Posted by: tuulenhaiven | September 22, 2009

Espresso Book Machine

I found this piece of news through bookshelves of doom and it kind of blew my mind. I immediately thought of you, Richard – for the benefit of all of us you must go check out the ESPRESS BOOK MACHINE because it is coming to the Harvard Book Store on Sept. 29th!!

‘The Espresso Book Machine® is a twenty-first-century printing press that can produce library-quality, perfect bound paperback editions from a virtually limitless inventory of digital titles in multiple languages, including rare and out-of-print public domain titles.’

Sounds pretty wild – I can’t quite wrap my head around it. I’m pretty sure that I’m intrigued though! 🙂


Responses

  1. Whoa. I can’t quite wrap my head around it, either. I really want to see a book that the thing makes, and hold it in my hands! Guess I know one stop on next year’s trip to Boston/New Hampshire!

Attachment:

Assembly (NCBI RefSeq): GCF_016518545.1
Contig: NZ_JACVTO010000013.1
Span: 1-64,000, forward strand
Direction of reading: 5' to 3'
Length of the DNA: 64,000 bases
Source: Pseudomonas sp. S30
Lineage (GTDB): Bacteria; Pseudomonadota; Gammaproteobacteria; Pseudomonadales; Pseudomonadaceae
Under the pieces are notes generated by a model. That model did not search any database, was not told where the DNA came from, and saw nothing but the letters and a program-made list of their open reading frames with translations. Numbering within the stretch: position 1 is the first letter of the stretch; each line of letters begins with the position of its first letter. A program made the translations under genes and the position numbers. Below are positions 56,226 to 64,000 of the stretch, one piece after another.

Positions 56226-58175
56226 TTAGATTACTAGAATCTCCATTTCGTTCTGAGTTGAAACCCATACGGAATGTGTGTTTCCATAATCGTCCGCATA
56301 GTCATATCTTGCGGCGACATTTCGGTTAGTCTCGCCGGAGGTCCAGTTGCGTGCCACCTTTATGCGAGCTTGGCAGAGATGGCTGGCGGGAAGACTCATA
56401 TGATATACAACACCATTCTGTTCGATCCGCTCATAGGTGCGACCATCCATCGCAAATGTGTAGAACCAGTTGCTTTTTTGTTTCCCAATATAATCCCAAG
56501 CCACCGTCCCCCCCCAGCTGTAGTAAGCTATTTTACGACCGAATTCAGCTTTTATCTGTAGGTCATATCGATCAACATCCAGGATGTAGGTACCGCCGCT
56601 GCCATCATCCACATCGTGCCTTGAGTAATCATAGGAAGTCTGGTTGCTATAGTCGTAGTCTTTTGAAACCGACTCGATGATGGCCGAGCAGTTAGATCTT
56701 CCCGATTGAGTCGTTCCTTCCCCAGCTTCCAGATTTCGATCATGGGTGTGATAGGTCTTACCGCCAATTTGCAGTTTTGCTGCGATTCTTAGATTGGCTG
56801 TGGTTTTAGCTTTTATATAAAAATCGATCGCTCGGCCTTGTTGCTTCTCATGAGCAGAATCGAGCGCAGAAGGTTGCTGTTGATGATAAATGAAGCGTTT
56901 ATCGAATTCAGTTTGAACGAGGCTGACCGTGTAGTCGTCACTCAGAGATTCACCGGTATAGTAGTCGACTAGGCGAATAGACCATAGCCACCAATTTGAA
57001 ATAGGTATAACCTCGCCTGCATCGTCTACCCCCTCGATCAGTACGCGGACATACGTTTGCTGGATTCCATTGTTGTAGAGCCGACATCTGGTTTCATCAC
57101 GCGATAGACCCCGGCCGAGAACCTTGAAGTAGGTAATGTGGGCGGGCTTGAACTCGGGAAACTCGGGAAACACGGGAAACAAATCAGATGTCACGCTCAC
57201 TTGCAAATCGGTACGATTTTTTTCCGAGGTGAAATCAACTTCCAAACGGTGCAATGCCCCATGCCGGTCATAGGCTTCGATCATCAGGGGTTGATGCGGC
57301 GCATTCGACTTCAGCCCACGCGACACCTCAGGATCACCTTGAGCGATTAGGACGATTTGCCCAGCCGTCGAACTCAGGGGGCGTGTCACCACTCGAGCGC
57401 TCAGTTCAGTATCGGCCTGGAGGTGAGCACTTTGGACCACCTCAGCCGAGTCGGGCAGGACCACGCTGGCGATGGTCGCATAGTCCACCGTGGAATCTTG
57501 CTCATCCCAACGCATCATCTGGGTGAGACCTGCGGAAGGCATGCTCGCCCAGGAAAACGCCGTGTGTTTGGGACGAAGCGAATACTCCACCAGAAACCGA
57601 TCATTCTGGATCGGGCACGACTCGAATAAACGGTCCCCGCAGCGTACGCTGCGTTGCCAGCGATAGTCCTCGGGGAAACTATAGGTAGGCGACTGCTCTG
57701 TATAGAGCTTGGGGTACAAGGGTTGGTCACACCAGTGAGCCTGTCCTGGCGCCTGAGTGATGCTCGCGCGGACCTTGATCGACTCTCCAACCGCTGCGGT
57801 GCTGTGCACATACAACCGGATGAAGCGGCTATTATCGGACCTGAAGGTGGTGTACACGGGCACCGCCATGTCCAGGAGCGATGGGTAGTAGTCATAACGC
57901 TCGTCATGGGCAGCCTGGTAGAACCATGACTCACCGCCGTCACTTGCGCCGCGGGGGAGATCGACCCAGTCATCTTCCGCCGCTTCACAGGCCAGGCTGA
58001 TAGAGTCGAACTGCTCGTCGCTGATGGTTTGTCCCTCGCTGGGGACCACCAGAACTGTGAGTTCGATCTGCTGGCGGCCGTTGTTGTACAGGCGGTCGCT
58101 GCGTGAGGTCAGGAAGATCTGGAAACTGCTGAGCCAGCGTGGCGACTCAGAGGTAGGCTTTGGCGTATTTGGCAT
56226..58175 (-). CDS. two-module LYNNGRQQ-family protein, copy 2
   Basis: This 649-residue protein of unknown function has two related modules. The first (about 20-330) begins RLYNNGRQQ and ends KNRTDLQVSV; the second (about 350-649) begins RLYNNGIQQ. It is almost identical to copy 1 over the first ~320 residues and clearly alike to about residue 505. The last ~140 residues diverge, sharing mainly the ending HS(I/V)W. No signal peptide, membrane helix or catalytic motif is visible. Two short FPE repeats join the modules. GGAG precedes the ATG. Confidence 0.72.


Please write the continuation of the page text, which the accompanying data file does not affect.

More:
2. WOW! That is . . . epic.

  3. Sarah, I checked this out the day after the debut, so here’s the scoop. The machine is actually a pretty crazy looking printer which will print files of public domains books and select other books from publishers on demand. If Google has your public domain work in its database, you call up the bookstore, give them an hour or so to get things together for you, and go pick up your printed and bound copy of the work (no matter the size) for $8.00. Pretty cool! Publishers who have made royalty arrangements with the store or Google (I forget which) will also let you arrange to pick up freshly-printed copies of select books for list price. Not a bad deal if the book you want is out of stock, I guess. I only looked at a few sample “publications” (one by Poe), but the lady who runs the service was very friendly and the turnaround time is awesome. Might be a great way to pick up interesting older titles for those with limited access to good libraries…and/or those of us who like to own! Cheers!

  4. Thanks for the update Richard! It sounds like a fascinating machine. I would have to see the books for myself, but I love the idea of getting out-of-print titles and whatnot, especially if a brand new book costs only $8. Seems incredible – although I still feel wary about some kind of a catch… 🙂


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